Typical opening day errors mark start to UT’s spring
Posted: Wednesday, March 28, 2012 7:00 pm
KNOXVILLE (AP) — Tennessee’s Derek Dooley said Monday’s morning session of spring football practice was “a typical first day.”
The Volunteers are looking forward to a fresh start after finishing 5-7 last year. The third-year Tennessee coach has seven new assistant coaches. They are working with several midyear enrollees and a number of players recovering from various injuries or learning a new position.
“The effort was really good. I expected it to be that way,” Dooley said. “We have, of course, a long way to go from a discipline standpoint knowing what to do, knowing how to do it, knowing why it’s important to do it that way and going out there and doing it the right way. It was sloppy from that standpoint.
“The key, of course, is how we learn from it and we don’t go out the next day and make the same mistakes.”
Despite not practicing in pads, Monday was a big step for players like linebacker Herman Lathers, who missed all of last season after fracturing his left ankle in summer workouts. Lathers practiced in a limited, non-contact role late last season, but is good to go this spring and said his ankle is “85 to 90 percent.”
“Last year, sitting out the whole year was tough, but I put it in my mind that I was going to come in this spring and get my ankle back to as close to normal as I can get it,” he said.
Lathers, Tennessee’s most experienced returning linebacker with 25 career starts, is expected to play a significant role in the 3-4 defense being installed by new defensive coordinator Sal Sunseri.
“It’s pretty easy right now,” Lathers said of the defense. “We’ve been putting a lot of installs in during the spring. Basically, it is just time to go on the field and rep it.”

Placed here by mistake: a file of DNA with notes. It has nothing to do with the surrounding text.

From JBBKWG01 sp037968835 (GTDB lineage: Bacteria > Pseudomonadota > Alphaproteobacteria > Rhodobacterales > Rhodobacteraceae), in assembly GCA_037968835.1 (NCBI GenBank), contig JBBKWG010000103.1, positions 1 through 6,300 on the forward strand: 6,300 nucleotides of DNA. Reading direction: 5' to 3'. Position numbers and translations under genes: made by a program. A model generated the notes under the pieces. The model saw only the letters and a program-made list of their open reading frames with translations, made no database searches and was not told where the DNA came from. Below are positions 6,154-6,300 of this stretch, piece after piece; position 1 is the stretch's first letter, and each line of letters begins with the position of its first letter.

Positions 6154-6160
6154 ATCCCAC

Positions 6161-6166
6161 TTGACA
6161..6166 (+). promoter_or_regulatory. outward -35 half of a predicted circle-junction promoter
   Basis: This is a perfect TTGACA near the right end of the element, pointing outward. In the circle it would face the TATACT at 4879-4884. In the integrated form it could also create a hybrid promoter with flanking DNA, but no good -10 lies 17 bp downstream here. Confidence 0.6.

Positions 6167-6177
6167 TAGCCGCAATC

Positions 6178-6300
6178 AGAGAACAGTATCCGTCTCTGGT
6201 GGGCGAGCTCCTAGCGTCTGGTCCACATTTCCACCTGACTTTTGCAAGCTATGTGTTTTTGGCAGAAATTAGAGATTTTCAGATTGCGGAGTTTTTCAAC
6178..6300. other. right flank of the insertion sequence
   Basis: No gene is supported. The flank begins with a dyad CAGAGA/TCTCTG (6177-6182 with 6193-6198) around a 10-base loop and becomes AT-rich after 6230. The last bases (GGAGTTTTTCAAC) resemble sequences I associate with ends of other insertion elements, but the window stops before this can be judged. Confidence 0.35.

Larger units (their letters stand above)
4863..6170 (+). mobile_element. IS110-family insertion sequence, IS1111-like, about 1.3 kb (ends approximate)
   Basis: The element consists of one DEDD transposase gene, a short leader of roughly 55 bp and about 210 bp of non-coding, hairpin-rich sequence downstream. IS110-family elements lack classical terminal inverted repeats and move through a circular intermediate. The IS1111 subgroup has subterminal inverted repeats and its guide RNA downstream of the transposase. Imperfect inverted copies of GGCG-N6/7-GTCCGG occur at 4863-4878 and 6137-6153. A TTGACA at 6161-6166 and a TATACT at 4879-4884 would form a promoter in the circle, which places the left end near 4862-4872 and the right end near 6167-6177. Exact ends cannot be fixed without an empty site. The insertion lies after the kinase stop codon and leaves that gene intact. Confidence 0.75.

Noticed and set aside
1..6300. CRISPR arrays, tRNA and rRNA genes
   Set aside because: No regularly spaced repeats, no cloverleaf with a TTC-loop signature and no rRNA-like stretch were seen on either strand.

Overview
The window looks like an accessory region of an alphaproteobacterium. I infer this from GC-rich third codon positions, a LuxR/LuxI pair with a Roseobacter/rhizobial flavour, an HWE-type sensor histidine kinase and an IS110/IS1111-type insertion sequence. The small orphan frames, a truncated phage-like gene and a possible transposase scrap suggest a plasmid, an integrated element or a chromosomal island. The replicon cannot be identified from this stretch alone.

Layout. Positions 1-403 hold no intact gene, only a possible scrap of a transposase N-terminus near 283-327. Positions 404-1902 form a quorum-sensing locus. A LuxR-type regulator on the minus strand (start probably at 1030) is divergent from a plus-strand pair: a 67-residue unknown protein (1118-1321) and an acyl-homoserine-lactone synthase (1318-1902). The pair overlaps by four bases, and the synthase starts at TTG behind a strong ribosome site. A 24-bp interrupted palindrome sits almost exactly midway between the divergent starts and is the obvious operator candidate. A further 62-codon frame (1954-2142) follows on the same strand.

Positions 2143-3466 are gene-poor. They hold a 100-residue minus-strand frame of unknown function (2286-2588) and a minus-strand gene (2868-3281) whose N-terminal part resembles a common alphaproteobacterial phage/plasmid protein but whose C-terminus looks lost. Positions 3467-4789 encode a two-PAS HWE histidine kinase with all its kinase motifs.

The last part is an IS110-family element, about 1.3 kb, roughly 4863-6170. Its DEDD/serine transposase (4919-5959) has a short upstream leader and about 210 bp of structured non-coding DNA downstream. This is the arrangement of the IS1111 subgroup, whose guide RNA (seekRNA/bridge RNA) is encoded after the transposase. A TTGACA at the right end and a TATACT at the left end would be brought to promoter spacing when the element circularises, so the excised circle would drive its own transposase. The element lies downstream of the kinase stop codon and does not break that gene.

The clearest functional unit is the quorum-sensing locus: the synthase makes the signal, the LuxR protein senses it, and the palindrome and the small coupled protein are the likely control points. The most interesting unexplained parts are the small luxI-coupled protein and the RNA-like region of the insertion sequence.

Tennessee’s challenge offensively isn’t learning a new system. Offensive coordinator Jim Chaney is one of just three coaches returning from last year’s staff, along with Dooley and receivers coach Darin Hinshaw.
The Vols are looking for ways to be more successful running the ball to better complement the passing game.
“Our number one priority on offense is not just finding different ways to run the ball, but really our execution of all 11 players,” Dooley said. “It starts today, but it’s really hard until you put the pads on.”
Marlin Lane, the team’s second leading rusher last year with 280 yards, and Rajion Neal, who will go focus this spring exclusively at tailback after spending time last season at receiver, will have the first opportunity to impress coaches. Dooley prefers having a workhouse back, but he is willing to split carries among multiple backs.
“I’d rather have a Heisman trophy winner at running back,” Dooley said. “We’ve won a lot of games by committee. When we won the national championship in 2003, we had three good running backs. The most important thing is how can you get production? If it means you have to do it by committee, then you do it. If you have a guy who can carry the load, then you give it to him.”
The Vols believe they have the players to be a good passing team led by quarterback Tyler Bray and wide-outs Da’Rick Rogers and Justin Hunter, who practiced for the first time Monday since tearing his left ACL against Florida last Sept. 17.
“The training room, I know they didn’t want me to do a lot of stuff today, but I felt good,” Hunter said. “Biggest thing is I can’t think about it, because if I think about it I’m going to reinjure it somehow. So I just go out there and not think about it and make the best of it.”
Hunter, who suffered a season-ending torn ACL against the Gators last September, wore a red non-contact jersey during practice but was able to go the distance.
“He went through the whole practice,” Dooley said. “It’s not where he can go full speed, and then we back him down. He’s kind of at the same pace throughout practice. It’s hard for him when he’s getting pressed and those guys are full speed. He went through the whole practice. He ran a lot of routes. We just now have to see how his knee responds today. We’ll figure it out day-to-day.”
Published in The Messenger 3.28.12